Many dogs today are not at a healthy
weight. In fact, a study conducted by the Association for Pet
Obesity Prevention in 2009 showed that more than 45% of dogs in the
United States were overweight or obese. This was a 2% increase
from what a similar study found in 2007.
"If you have tried to put your dog on a diet and he has not lost any weight, talk to your veterinarian."
Why Should Pet Owners Be Concerned About Overweight Dogs?
A few extra pounds may not seem like
that big of a problem, but many pet owners misidentify their dogs as
being of normal weight when they are actually overweight. So if
you think that your pet is only a "little" overweight, there is
a very good chance that he is actually dangerously overweight or obese.
Many health conditions are seen more frequently in overweight dogs, including:
- Cruciate ligament ruptures
- Intervertebral disk disease
- Congestive heart failure
- Cushing's disease
- Skin disorders
So, dogs that are heavier than normal
can have a lot of health problems. But interestingly the opposite
is true as well. A group of dogs that were fed 25% less than another
group that self-selected the size of their meals lived significantly
longer and healthier lives according to a 2002 study that was published
in the Journal of the American Veterinary Medical Association.
How Do I Know If My Pet Is Overweight?
Owners should routinely examine their
dogs to determine if they are maintaining, gaining or losing weight.
Using a scale is ideal to track small changes, but you should also know
what a healthy weight looks and feels like. Have your dog stand
up and use the following check list to determine whether or not he is
at an ideal weight.
- The ribs should not be visible
but should be easily felt when you lightly run your hands along his
- Looking from the side, his
abdomen should be "tucked," meaning that his chest is closer to
the ground than his belly.
- From above, he should have
an hourglass figure. His chest and hips should be wider than his
Of course some breeds or individuals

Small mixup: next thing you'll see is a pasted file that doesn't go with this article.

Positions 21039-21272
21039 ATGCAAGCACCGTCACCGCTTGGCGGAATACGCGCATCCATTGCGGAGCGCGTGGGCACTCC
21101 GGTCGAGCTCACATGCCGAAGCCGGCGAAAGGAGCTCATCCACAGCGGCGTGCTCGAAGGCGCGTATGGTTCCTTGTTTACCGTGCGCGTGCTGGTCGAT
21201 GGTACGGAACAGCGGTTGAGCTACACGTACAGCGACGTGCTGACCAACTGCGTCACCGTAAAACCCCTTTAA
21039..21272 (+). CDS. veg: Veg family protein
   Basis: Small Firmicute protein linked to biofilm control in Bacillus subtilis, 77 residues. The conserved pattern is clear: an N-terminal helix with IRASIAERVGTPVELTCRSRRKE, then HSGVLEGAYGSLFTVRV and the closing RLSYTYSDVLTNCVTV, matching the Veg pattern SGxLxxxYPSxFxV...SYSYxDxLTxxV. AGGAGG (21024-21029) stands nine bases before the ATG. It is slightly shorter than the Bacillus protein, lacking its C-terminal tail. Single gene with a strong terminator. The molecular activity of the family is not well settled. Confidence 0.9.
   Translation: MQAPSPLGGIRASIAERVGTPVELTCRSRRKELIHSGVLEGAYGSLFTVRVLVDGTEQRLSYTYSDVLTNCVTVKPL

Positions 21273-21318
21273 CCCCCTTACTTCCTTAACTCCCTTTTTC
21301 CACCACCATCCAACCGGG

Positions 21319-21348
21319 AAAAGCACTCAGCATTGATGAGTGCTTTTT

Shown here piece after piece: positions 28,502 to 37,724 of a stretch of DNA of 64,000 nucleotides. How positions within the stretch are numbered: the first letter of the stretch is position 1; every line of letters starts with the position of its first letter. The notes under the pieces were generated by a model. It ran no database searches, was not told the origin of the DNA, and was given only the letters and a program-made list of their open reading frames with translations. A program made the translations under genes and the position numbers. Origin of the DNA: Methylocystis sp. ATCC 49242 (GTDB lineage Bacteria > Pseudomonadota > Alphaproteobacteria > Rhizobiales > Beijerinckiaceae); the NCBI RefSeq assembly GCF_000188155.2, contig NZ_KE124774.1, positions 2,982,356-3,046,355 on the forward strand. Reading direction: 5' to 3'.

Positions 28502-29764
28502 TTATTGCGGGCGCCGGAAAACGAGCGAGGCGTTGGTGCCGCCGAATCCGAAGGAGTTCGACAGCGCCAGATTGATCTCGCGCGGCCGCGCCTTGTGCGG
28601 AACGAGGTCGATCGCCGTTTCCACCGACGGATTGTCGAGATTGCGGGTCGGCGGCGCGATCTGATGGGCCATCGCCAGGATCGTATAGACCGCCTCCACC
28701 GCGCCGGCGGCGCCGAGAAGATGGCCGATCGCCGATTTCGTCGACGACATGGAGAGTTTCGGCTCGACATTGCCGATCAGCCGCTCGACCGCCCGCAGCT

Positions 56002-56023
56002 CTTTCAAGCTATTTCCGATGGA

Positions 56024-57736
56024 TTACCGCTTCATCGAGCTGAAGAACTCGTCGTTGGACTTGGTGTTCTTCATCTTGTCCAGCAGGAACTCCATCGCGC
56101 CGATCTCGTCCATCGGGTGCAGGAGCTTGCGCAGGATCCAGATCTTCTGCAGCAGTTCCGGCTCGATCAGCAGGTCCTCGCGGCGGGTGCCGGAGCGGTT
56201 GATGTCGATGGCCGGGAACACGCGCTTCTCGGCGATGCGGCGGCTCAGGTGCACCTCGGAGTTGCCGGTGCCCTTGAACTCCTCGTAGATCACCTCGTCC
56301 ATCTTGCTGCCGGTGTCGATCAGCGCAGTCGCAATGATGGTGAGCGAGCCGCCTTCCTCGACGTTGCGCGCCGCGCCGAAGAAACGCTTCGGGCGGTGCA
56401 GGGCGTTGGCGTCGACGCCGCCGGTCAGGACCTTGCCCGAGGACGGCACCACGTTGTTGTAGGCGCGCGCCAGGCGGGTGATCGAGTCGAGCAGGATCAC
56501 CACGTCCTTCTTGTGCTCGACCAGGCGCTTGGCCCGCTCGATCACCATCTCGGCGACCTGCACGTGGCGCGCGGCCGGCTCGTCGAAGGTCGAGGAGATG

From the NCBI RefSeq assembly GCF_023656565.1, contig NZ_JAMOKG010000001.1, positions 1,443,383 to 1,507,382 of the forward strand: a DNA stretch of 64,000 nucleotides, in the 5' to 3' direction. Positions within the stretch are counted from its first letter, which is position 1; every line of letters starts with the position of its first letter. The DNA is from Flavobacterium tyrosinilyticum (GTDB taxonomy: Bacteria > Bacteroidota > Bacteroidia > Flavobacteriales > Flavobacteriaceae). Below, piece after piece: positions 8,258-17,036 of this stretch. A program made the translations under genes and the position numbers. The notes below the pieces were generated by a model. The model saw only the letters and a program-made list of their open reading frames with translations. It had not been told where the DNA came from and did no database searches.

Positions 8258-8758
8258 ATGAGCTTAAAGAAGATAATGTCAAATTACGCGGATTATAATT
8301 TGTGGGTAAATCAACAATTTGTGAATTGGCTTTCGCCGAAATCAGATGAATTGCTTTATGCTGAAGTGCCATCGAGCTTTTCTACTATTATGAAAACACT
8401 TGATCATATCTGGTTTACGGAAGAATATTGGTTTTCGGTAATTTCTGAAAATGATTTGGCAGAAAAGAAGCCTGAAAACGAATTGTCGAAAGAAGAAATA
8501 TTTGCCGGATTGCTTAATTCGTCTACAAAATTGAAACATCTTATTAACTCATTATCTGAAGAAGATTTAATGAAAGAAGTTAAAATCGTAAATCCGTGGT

may vary slightly from the above and still be very healthy.
Consult with your veterinarian if you have any questions.
Dogs that need to only lose a few pounds
can usually do so if their owners are dedicated to helping them.
Increasing the amount of exercise that a dog gets is very helpful.
If your pet has osteoarthritis being more active might make him sore.
In these cases, joint
supplements can help keep
him comfortable and allow him to get the exercise he needs.
Try to reduce your dog's overall
caloric intake by about 15% percent. Start by strictly limiting
treats. These can add a surprising number of calories to your
dog's diet when they are given regularly. Consider switching
your dog to a "diet" dog food since most pets are not satisfied
if they are simply given 15% less of their current food. Examine
the labels carefully. There is little regulation as to what can
be called a "diet" dog food. In some cases, what is described
as such may actually have more calories per cup than what you are currently
If you absolutely have to give your dog treats, switch to a low-calorie brand like Lean Treats and give them sparingly.
In general, home-cooked diets are not
appropriate for dogs that are overweight unless they are prepared from
a recipe formulated by a veterinary nutritionist. If your dog
will only eat a home-cooked diet, multivitamins will be necessary. Another way to get
the benefit of fresh foods without the extra calories and time and effort
spent preparing them is to add a supplement to your pet's
If you have tried to put your dog on
a diet and he has not lost any weight, talk to your veterinarian.
He or she can examine your dog and determine how much weight he needs
to lose and the healthiest way to go about doing so. In some cases,
an underlying medical disorder like hypothyroidism might be to blame,
and treatment will be necessary before weight loss will occur.
Your veterinarian might prescribe foods that are extremely calorie-restricted, pain relievers to encourage exercise, or medications that
can help your pet lose weight. An over-the-counter supplement
called Vetri-Lean has also been shown to help some dogs lose
The above is provided for information purposes only and should not be used for the diagnosis or treatment of any condition.
This information does not cover all possible variables, conditions, reactions, or risks relating to any topic, medication, or product and should not
be considered complete. Certain products or medications may have risks and you should always consult your local veterinarian concerning the treatment of
your pet. Any trademarks are the property of their respective owners.